The starting battery typically consists of an eighth-grade pitcher and an eighth-grade catcher.

The starting right fielder is a seventh grader, who also just happens to be the team’s best hitter through the first 17 games of the season.

Of the 20 players listed on the roster just four are above the 10th grade, and zero are freshmen. To say that this Handley softball team is young would be the understatement of the season.

But in a nearly seven-minute interview after a recent game, not one time does first-year head coach Chris White use the words “youth,” “young,” “inexperienced” or any other word that would allude to the team’s unusual roster composition. Not even when he’s asked specifically about the youth of the team as it relates to the culture he’s trying to establish.

His response?

“If they can grasp it now, I feel like by the time the area tournament comes around we’ll be a tee-totally different team,” White said. “We’re already different from what we were at the first of the year. If we just keep growing and growing and growing I think we’ll be very competitive in that area tournament to be a regional team. I know the team made regionals last year, but I think we can make some noise.”

That’s significant because typically for coaches with a team this young that’s the go-to opener, the built-in caveat for everything the team does. But Chris White doesn’t seem like the kind of coach who wants to use his team’s youthfulness – or anything else for that matter – as a crutch for its shortcomings.

White is in his first year as the Handley head softball coach, and he’s just watched his team display all the earmarks of inexperience in a 7-5 loss to Horseshoe Bend Monday in Roanoke. They misplayed fly balls, mishandled some potential scoring situations and committed five errors. They rallied from a 3-2 deficit to take a 5-3 lead in the bottom of the sixth, only to give up that lead by allowing four runs in the top of the seventh.

The aforementioned eighth-grade starting pitcher, left-hander Mariana Whaley, gave up those four go-ahead runs in the top of the seventh. That rally was aided by a throwing error by the aforementioned eighth-grade catcher Ella Hopper.

But White is determined to instill a presence in his players, something positive that remains despite the inevitable negative turn of events that will arise.

“We want to be a team that has great body language,” White said. “Regardless of what that score is we’re going to portray something very positive.”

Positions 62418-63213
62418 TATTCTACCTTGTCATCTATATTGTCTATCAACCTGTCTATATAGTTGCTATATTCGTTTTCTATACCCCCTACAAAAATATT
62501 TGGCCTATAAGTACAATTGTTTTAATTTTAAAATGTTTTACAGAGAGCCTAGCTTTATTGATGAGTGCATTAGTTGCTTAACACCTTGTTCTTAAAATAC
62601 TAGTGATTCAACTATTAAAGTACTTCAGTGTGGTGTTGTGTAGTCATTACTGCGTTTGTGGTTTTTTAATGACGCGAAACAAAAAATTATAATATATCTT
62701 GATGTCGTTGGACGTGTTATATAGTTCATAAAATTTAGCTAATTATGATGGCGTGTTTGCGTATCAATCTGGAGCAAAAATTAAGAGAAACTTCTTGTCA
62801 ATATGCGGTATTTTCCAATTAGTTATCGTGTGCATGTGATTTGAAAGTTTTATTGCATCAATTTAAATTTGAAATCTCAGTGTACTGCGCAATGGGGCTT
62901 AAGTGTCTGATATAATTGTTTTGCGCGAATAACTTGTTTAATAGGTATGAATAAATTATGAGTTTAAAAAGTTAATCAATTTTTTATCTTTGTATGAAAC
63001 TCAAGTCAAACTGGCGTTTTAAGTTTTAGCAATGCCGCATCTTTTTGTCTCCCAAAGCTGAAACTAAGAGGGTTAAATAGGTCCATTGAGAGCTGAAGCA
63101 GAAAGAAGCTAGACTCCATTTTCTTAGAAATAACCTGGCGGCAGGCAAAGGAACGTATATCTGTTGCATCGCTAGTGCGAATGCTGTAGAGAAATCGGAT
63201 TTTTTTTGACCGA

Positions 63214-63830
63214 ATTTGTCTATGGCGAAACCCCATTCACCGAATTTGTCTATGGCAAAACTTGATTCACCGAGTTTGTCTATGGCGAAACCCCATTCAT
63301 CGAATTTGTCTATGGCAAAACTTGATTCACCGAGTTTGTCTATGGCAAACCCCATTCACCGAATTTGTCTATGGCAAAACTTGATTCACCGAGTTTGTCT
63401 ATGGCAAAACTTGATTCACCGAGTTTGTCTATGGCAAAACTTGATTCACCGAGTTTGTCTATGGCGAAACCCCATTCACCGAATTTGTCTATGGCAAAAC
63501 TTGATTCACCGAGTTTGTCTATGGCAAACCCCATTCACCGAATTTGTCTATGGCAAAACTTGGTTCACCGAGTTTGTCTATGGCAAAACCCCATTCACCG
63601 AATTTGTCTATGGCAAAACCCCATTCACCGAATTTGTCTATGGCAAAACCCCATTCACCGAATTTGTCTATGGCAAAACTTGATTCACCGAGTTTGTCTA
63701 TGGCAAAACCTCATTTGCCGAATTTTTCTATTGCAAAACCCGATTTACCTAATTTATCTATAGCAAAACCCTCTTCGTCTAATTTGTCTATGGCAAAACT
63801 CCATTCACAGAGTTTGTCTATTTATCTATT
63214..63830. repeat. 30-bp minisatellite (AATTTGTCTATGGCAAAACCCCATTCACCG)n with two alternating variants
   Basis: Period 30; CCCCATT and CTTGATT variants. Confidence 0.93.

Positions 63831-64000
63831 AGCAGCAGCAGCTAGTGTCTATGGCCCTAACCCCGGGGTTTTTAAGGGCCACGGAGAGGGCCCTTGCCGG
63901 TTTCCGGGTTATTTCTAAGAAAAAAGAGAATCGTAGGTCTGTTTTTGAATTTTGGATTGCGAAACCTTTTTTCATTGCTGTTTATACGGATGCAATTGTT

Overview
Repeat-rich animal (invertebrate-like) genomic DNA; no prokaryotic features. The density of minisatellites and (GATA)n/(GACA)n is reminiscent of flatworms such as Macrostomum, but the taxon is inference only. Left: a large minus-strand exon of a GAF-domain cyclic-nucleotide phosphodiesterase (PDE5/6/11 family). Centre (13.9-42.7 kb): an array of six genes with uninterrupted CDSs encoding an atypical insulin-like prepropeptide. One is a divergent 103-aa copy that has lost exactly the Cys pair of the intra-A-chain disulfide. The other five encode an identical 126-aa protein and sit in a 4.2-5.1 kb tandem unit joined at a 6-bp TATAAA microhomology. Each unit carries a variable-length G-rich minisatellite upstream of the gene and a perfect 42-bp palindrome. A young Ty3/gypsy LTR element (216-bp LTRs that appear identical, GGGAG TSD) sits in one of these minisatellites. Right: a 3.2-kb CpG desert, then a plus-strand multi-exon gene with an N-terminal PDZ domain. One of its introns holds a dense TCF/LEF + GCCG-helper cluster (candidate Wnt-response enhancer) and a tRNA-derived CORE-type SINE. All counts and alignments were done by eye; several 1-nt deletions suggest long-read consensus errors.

He cited Whaley’s response when he took her out of the circle in that disastrous seventh inning Monday as Exhibit A for how he wants his team to respond.

“They could have laid down real easy, and they didn’t,” he said. “Mariana could have ducked that head, went over there to first with that tail tucked, but she didn’t.”

White came to Handley after spending two years as the head football coach at White Plains (and before that, nine years as an assistant softball coach at the school). He coached Handley’s offensive line this past season, and elements of that football mentality naturally come forth when he talks about his softball team.

When talking about a hard hit ball by one of his players: “She got into the box, stood in there and hit it on the mouth.”

When he talks about instilling a championship mentality in his team: “There’s a champion in the huddle if we want to be a champion.”

But White is aware of his seemingly subconscious blend of football and softball, and he is unapologetic about it.

“We want to make sure that we are just being a tough team,” he said. “A lot of people say, well that’s more of a football mentality. Well, tough people win. We’re trying to be very tough with what we do, trying to be very physical, very aggressive with what we’re doing. Cut out being that person that lets things happen to them. You be the person trying to make things happen. That was the big thing we wanted to preach.”

Handley has had its ups and downs this year, as you might expect from such a young team, but the pieces for a successful program appear to be already in place.

“I feel great about the talent,” White said.

Whaley has resumed her role as the team’s primary pitcher after she posted a 2-7 record with a 5.18 ERA as a seventh-grader last year. This year the numbers have taken a leap forward. The 5-6 record doesn’t particularly stand out, but after issuing nearly a walk an inning last year she has allowed just 18 free passes in 41 and 2/3 innings this year. And she has cut almost two runs off of her ERA, to 3.36.

She’s also hitting .436 with a 1.000 OPS and 12 RBI after batting .262 with a .644 OPS and just seven RBI all season a year ago.

Those are good offensive numbers, but they don’t match what seventh grader Ava Hill is doing at the plate in her first year of varsity softball. The outfielder is hitting .516 with a 1.220 OPS to lead the team in both categories and has also driven in 13 runs.

The youngsters aren’t the only ones producing, however, as sophomore third baseman Alexis Henry (1.123 OPS, 1 home run, team-best 16 RBI) and senior Alyssa Bickers (1.046 OPS, 1 home run, 16 runs scored) have made their mark as well.

The team has hit a rough patch against some solid competition, as they’ve dropped five straight games after starting the year 8-4. Losses over the weekend to 7A Mary G. Montgomery, 5A’s Corner and Cordova, and 4A Deshler led up to Monday’s result against Horseshoe Bend.

But if anyone can keep the team from going into a tailspin it’s White, whose high-energy, upbeat style of coaching should keep them in line for their ultimate goals.

“I’m going to be hard on them and get on them, but I’m going to try my best to get them built right back up if I can,” he said.

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